Joff Wild

You have got to admire the negotiating skills of eBay's John Donahoe. One minute he was facing up to the possibility of a largely self-inflicted disaster over Skype, the next he had concluded a deal to sell a majority share in the business to a consortium of venture capital firms at a price which valued it close to the amount eBay originally paid in 2005. And if that turns out to be too low, the 35% stake in Skype that eBay continues to hold offers a very handy insurance policy.

The elephant in the room, of course, is the ongoing litigation in the UK courts between Skype and Joltid, the company formed by Skype's original founders. Joltid claims that it owns the patents which underpin the online telephone service and that these were only licensed by eBay when they made their purchase back in 2005. These licences, they state, are now invalid as eBay has failed to comply with their terms by, among other things, releasing confidential information. If the UK courts agree, there is a possibility that Skype could be closed down.

It seems pretty clear that eBay made a big IP mistake when it did the original Skype deal. Given the product was dependent on the patents, eBay should have been absolutely clear as to who owned them and under what terms they could be exploited. The question now is whether the new purchasers have done their IP homework. Given the publicity that has been generated over the last few months, it is difficult to believe that they have not. But even so, they are taking a risk. What if the UK court sides with Joltid? What if the proposed workaround turns out to be no such thing? If it is, what happens if the costs of introducing it are punitively high? And so on. 

To get a feel for the issues at stake in all of this, I asked Ted Sabety, a New York-based attorney who has also worked on the coalface in the media technology industry, for a few comments:

There appear to be four patents surrounding the Skype technology. Three of them were assigned to Skype in the Ebay purchase transaction. A fourth patent issued in January to Joltid, for a "distributed database". If that fourth patent is relevant to the Skype functionality, then Skype has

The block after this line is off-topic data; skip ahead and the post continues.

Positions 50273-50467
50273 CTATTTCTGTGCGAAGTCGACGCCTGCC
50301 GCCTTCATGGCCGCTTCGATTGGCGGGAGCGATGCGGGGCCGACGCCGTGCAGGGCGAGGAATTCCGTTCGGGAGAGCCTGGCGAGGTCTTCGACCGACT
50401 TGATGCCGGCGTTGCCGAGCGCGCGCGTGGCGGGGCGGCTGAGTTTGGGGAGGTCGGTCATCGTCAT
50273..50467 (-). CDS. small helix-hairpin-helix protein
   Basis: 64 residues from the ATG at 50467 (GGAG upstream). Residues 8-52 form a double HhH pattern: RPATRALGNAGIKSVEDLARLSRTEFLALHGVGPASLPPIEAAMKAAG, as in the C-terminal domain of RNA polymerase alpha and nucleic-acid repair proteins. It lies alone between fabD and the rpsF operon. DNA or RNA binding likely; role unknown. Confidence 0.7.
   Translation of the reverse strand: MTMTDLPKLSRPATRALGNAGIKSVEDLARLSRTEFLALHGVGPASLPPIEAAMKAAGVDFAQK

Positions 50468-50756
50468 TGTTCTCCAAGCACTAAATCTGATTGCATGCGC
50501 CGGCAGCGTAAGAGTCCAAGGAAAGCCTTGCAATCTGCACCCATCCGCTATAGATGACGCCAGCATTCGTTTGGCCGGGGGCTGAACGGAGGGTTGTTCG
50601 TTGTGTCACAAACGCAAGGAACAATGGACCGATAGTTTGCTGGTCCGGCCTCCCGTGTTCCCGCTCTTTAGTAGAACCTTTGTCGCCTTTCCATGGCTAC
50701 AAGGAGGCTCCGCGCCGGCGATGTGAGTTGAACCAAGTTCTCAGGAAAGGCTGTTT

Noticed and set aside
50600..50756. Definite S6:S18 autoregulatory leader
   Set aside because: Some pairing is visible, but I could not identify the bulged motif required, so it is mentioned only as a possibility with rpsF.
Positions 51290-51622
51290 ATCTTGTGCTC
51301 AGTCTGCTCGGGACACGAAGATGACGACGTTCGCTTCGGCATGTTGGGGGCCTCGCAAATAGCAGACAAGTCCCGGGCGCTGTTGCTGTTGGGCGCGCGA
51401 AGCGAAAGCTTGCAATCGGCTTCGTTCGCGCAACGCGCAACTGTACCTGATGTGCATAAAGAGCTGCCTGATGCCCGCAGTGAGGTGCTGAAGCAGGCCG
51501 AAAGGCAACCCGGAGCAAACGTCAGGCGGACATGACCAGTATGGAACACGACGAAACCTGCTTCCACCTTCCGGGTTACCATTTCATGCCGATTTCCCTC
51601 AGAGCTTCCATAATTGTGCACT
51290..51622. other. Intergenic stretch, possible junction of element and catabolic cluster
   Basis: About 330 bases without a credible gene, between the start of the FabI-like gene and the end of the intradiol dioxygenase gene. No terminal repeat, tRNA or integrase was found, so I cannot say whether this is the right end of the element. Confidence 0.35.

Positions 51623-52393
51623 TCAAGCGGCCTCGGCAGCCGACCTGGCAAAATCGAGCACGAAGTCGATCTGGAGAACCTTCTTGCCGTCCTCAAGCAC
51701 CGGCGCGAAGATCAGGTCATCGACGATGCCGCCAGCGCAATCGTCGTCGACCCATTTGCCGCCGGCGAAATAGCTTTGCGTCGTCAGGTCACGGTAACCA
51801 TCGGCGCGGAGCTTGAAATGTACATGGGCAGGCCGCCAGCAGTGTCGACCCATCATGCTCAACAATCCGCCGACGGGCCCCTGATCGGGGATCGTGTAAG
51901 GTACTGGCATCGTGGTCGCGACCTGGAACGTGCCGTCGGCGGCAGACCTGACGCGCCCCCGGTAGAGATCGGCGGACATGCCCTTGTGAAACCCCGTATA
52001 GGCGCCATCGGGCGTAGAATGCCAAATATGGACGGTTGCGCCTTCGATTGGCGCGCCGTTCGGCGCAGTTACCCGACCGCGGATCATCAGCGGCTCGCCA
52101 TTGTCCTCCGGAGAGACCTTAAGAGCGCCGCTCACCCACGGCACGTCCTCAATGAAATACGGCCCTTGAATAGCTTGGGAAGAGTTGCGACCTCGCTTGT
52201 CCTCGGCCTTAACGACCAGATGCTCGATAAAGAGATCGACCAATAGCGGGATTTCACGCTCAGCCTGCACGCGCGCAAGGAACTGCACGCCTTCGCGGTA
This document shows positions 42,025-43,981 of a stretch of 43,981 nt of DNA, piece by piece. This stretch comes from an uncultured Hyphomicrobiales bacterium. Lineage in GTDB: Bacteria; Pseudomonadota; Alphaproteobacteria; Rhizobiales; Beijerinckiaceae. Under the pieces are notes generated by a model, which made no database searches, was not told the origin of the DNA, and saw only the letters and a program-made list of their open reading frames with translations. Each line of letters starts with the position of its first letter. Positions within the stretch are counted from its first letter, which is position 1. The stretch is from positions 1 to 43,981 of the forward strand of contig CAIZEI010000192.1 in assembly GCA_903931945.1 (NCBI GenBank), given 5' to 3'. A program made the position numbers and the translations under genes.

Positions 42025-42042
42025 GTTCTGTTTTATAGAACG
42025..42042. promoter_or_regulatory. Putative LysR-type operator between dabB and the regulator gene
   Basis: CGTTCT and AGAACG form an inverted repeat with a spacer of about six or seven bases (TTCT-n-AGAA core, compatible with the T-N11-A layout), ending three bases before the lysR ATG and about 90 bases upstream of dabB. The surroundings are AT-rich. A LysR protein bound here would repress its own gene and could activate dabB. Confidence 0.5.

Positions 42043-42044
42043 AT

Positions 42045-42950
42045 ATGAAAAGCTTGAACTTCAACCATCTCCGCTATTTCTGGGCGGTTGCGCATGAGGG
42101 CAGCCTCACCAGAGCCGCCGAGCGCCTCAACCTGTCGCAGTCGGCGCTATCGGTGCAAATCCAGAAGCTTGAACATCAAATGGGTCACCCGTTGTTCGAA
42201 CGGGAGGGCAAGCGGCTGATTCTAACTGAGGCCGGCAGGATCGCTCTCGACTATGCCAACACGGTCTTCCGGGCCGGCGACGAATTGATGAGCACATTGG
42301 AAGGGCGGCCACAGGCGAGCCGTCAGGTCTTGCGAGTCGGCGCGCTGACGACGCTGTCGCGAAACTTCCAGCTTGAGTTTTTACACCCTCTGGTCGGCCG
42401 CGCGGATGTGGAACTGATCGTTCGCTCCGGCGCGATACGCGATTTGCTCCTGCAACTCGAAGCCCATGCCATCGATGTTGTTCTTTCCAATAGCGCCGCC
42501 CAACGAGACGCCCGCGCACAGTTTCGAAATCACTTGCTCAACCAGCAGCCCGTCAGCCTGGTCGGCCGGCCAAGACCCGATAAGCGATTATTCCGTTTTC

a more significant problem, given that the termination of the license likely will terminate any rights Skype has in that fourth patent. In addition, given that the source code is confidential information for Joltid, then "clean rooming" the code may avoid copyright liability, but still run into claims of trade secret misappropriation. Skype's new owners have to be betting that the trade secrets in the code were effectively made public with the patent filings.

However, disclosure of the code itself in the patent cases is part of Joltid's complaint. If that complaint holds up, then Skype is probably betting that it can lawfully reverse engineer the Skype functionality under relevant European law, presumably in Europe, for "compatibility purposes", and then use that information to inform a clean roomed code writing exercise.

All of this is difficult, costly and fraught with risk.

The bottom line is that business transactions involving the acquisition of IP require a lot of consideration about where the acquiror wants to take the technology. Buying IP and technology without extrapolating future uses only works if the buyer is getting title to all the rights (apparently, this is not what eBay did when it acquired Skype in 2005). If the buyer ends up with a license to core technology, that license has to permit upgrading by the buyer. A buyer should address competitive concerns raised by the seller with field of use restrictions or specialized non-compete clauses instead.

Joltid holds at least one patent independently from Skype, which issued in January, for a "distributed database". If this patent is relevant to the underlying technology Skype licensed in, replacing the licensed software does not get Skype out of the woods on the patent front.

The lesson here is that it is important for acquirors (eBay) always to obtain sufficient rights in a software acquisition to build the business and possibly to sell it: either by obtaining the right to modify source code or, at a minimum, obtaining sufficient patent rights independent of the existing software code in order to permit independent development. 

A couple of further thoughts on all of this. Given the IP position that eBay found itself in with Skype, it is probably fair to assume that had the company done what it should have done back in 2005, the price it would have got for Skype - either through a sale or an IPO - would have been a whole lot higher. And, finally, all the problems would go away immediately if Joltid dropped its complaint and came to the negotiating table. Maybe it had got to the stage where compromise between eBay and Joltid was out of the question. With eBay now only in the background, there are probably far fewer obstacles for a deal to be done. I would not be surprised if that's what occurs some time between now and when the acquisition is finalised.